The OSU-CHS Medical Library is more than just a quiet place to study. It is a place to get expert help with research, to become familiarized with the latest advances in medicine and to prepare for exams in comfort.
“Yes, we are developing a strong collaborative learning environment with innumerable library resources,” said Dohn Martin, library director. “But we also are geared to enhancing the student experience through personalized service. We want students to feel at home here.”
Throughout the space is a variety of seating configurations – all designed with student comfort and accessibility in mind. Group study rooms are situated throughout the facility, each with a white board and a large monitor to accommodate study groups. A large conference room has proven to be popular among faculty.
“Students are allowed to bring in food and drink because they study long hours and that provides greater convenience,” Martin said. “We think it is very important to create an inviting, user-friendly atmosphere.”
Linda London, librarian for outreach, marketing and research, implemented a new outreach program last year featuring special events such as Root Beer Float Day, Lemonade Day and Peppermint Patty Day.
Root Beer Float Day was the most popular event, she said, drawing a long line of students, faculty and staff. At least 10 two-gallon tubs of ice cream and 30 liters of root beer were needed to fill all the orders.
“Students need a break from the intense environment and these events are fun and relaxing,” London said.
Michelle Farabough, senior librarian for research and scholarly communications, feels strongly about the philosophy of the medical library as a hub of study, socializing and relaxation.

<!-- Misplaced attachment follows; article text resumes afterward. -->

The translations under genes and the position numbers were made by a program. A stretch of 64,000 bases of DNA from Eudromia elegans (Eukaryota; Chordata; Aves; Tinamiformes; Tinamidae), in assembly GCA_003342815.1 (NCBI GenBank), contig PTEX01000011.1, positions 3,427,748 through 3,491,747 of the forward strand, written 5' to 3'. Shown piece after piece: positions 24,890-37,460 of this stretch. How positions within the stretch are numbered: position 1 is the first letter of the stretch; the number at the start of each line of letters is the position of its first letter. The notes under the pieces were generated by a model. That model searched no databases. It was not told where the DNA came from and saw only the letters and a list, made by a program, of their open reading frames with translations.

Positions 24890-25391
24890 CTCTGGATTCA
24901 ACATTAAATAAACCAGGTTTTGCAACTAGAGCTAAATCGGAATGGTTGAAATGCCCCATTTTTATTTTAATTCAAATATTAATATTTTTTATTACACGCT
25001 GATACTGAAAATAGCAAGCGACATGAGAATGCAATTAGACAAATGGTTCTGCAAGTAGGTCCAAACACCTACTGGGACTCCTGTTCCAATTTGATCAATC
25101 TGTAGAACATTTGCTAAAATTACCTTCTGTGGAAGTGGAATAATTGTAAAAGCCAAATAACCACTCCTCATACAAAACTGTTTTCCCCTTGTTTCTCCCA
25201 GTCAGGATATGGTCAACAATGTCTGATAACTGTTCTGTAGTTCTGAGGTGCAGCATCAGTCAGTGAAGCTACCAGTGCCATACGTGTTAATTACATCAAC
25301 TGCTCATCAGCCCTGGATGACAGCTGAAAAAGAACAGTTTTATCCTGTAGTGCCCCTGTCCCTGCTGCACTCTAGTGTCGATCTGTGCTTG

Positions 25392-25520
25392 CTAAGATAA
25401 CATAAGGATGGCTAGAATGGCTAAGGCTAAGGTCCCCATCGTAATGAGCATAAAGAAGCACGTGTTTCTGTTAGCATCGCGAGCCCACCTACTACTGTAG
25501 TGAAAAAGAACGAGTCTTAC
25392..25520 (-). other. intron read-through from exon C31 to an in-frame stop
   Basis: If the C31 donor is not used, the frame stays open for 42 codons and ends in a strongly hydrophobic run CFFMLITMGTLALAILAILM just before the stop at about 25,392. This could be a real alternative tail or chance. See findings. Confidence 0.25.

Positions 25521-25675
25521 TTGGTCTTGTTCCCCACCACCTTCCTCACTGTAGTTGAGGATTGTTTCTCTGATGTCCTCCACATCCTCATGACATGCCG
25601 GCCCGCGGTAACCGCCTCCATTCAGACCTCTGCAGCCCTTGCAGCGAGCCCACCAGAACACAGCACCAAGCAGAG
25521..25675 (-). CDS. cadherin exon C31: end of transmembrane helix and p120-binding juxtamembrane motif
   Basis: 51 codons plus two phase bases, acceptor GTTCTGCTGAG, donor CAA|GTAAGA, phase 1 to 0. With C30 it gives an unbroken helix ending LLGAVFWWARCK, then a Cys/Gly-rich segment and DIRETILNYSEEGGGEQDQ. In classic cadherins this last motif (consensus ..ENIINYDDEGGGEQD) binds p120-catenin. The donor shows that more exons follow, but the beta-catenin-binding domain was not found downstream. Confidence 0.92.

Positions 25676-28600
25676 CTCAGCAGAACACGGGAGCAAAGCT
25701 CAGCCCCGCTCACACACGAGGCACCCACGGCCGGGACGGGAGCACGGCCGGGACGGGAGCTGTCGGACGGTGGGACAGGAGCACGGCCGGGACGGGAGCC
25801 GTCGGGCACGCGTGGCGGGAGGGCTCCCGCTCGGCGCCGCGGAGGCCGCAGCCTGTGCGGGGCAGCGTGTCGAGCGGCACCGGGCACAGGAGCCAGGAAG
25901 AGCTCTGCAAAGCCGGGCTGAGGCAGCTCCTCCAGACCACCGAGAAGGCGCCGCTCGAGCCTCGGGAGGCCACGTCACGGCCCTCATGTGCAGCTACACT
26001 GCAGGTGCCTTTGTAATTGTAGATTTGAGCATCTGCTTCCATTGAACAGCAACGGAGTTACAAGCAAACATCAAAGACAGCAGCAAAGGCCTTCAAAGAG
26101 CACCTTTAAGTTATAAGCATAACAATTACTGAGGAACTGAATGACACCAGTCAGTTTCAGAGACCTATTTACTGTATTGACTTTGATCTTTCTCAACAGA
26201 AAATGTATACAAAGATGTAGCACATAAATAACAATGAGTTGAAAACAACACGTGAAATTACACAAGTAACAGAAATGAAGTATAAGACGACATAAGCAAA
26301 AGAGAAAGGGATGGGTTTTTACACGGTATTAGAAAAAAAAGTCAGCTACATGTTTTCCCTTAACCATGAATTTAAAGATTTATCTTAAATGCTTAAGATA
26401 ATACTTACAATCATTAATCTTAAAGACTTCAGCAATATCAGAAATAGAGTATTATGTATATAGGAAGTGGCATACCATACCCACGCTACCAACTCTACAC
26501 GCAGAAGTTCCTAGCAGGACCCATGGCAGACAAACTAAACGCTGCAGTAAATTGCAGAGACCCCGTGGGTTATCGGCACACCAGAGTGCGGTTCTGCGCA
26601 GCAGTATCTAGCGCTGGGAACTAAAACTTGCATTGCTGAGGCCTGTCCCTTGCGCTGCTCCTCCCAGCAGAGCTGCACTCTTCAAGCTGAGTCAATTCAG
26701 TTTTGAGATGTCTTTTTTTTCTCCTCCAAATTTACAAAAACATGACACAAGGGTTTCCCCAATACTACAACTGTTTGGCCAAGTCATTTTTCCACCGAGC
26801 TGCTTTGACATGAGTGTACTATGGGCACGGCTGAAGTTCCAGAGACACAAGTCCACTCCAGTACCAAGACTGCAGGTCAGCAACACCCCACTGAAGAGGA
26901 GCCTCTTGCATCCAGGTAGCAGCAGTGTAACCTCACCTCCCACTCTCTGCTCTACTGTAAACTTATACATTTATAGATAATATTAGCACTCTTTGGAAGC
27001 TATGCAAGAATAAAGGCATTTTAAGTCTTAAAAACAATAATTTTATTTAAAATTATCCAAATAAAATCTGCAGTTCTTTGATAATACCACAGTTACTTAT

“This library is unlike the old stereotypes where librarians ‘shushed’ you,” she said. “Our library has been purposely developed to be a student-focused experience.”
Over the decades, the medical library has undergone an evolution due to advancements in medicine and technology, Martin said.
“Medical school still lasts four years just as it did 100 years ago,” he said. “But there is a thousand times more information students need to learn now.”
To help students keep up with changes, the library provides the most current reference materials, including a number of highly regarded electronic databases. The library has access to databases from National Institutes of Health and the National Library of Medicine as well as those that specifically cover clinical procedures, physical examinations, diagnosis and treatment and more.
Because database queries can be complicated, the librarians provide a valuable service by helping students, residents and physicians find the information they need, Martin said.
In addition, the library offers consumer health outreach programs sponsored by the National Network of Libraries of Medicine throughout northeastern Oklahoma and occasionally hosts National Library of Medicine traveling displays on campus.
“We are proud to provide a lot of specialized services to students and faculty,” Martin said. “Our library has made a strong investment in our students and their education. We want our students to succeed.”
To learn more about the library or its services and resources, visit the OSU-CHS Medical Library website.